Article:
One of the best decisions President Donald Trump made was appointing retired generals to his Cabinet.

James Mattis is secretary of defense, John F. Kelly is secretary of homeland security and H.R. McMaster is the new national security adviser. No president in recent history has had such an excellent and experienced group of advisers to help guide American foreign policy.

The first challenge for the generals is to defeat ISIS. Things are already heading in the right direction with recent airstrikes in Syria. I expect more are on the way, along with an aggressive, new approach to fighting terrorism that we did not see during the Obama administration. The new strategy will bring peace through strength directed toward the Middle East. Our military will do more to support our allies like Israel. Our foes like Iran and Syria will face deterrents to their expansion.

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Another foreign policy crisis is brewing in cyberspace. WikiLeaks launched a cyber attack against America’s national security apparatus, leaking documents stolen from the CIA. These leaks will undermine the intelligence community and international relations.

But WikiLeaks is not the only threat. The National Nuclear Security Administration reported there are 10 million attempts to breach their system every single day. Imagine the damage that could be done if hackers managed to access an agency in charge of a nuclear weapons stockpile. A study from the Defense Science Board has found the electrical grid will remain vulnerable to cyber attacks from China and Russia for at least the next 10 years.

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In addition to the threats to American national security, cyber attacks can greatly disrupt the global financial system. The November 2014 Sony Pictures hack, which was linked to North Korea, exemplifies the potential damage.

Speaking of North Korea, dictator Kim Jong-Un’s actions are increasingly aggressive. His decision to conduct further nuclear testing shakes global stability. In response, Japan has been doing war drills to prepare their troops for the possibility of a conflict. Secretary of State Rex Tillerson expressed the need for a new strategy to oppose North Korea, and who better to carry it out than men who served to protect the country?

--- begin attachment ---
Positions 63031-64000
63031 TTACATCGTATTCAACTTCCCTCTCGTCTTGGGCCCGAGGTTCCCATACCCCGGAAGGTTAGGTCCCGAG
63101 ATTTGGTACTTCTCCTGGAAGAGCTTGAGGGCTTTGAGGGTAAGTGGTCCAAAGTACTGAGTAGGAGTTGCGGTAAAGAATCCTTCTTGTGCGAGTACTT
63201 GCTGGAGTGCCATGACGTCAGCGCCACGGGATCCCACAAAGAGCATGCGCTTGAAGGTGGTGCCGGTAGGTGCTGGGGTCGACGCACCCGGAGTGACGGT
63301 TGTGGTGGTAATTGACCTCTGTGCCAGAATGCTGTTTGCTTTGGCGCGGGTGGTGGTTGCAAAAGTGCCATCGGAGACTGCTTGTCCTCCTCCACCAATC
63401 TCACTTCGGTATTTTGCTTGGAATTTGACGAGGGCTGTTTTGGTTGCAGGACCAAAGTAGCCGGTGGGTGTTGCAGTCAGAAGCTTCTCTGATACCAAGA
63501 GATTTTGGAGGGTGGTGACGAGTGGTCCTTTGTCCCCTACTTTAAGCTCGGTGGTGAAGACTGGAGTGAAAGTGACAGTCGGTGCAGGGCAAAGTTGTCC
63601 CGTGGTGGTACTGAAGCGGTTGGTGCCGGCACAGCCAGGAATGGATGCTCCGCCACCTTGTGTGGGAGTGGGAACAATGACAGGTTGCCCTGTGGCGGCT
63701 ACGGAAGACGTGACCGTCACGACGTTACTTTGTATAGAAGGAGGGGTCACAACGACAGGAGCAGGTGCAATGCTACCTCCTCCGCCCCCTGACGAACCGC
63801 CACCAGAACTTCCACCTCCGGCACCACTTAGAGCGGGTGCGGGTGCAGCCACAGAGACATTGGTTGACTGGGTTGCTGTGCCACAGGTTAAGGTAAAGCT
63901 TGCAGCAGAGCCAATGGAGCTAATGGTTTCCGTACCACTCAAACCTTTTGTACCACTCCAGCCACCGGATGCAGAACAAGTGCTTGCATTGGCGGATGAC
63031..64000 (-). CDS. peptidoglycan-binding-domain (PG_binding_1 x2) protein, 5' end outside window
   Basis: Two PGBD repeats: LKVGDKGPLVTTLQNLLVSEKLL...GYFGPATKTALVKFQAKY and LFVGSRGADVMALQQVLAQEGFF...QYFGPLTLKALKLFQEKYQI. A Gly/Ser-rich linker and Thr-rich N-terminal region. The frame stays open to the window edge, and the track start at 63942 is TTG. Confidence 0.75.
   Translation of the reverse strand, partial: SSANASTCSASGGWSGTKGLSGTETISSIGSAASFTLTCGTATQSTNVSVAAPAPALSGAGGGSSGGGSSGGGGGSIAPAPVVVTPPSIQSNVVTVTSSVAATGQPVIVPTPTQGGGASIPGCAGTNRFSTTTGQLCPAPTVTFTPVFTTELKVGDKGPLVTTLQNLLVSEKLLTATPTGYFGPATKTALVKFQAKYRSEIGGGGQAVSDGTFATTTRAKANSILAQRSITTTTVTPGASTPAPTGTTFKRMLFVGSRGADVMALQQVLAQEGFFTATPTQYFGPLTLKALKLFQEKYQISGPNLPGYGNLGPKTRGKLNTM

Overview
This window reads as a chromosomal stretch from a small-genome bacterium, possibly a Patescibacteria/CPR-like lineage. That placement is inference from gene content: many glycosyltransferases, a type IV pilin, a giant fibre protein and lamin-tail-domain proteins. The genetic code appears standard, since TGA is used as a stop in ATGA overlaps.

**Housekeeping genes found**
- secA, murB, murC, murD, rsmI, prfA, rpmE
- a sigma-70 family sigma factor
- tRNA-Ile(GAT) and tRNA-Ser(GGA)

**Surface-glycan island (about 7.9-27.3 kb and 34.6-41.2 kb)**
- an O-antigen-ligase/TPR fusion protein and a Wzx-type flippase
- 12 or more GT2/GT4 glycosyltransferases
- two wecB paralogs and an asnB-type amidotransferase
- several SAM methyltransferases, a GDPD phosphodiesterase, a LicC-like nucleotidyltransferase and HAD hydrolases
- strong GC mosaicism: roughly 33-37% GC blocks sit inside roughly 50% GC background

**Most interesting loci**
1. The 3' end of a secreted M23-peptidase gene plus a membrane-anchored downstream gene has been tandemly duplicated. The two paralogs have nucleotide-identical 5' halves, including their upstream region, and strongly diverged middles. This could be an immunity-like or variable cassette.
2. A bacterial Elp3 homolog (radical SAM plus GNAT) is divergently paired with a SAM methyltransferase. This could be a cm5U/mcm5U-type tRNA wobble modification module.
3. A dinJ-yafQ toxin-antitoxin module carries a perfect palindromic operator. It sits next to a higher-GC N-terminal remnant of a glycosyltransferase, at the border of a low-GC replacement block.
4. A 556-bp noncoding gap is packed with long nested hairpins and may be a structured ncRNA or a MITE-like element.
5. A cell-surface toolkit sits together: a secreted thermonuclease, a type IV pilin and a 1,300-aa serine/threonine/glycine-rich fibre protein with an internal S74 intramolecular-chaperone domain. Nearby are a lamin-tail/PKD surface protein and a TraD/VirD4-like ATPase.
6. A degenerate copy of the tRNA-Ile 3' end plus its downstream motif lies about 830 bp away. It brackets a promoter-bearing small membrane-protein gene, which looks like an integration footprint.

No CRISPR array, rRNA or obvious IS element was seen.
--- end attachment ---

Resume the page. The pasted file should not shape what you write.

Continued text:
Yet, for some reason, the left is petrified by the idea of such a brass-heavy cabinet. They emphasize the need for civilian control, warning of the “militarization” of foreign policy when people of war control it. They worry about the military gaining too much influence in Trump’s presidency, and claim civilians, who are viewed as people of peace, should guide America.

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Concerns like these should remind us of the political climate in the 1960s during the Vietnam War. Like the social justice warriors across campuses today, the New Left started fires and expressed fears that the government was dominated by the military. The University of Wisconsin has it’s own history of protests during the ’60s, and Trump’s critics, as well as UW students, have forgotten history; the Vietnam War escalated under the leadership of civilians.

Former U.S. President Lyndon Johnson’s advisers were all civilian leaders, incompetent at fighting an effective war and engaging in proper diplomacy. They committed the U.S. to South Vietnam, but not enough to win it.

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There’s no reason to be worried over the influence of generals in Trump’s cabinet. These are men who have dedicated their lives to our country and the Constitution. Mattis, Kelly and McMaster want to protect what America stands for, not change it. They have a great appreciation and respect for the soldiers they command. Unlike the civilian leaders of the past, they will neither be reckless, nor lack aggression.

Trump has a tremendous team of advisers overseeing foreign policy. UW students, quick to jump to conclusions about Trump’s team and their safety as Americans, should remember the legacy of the Badgers before us, who made history protesting a war which may never have unfolded with the authority of President Trump.

John M. Graber ([email protected]) is a junior majoring in history and political science.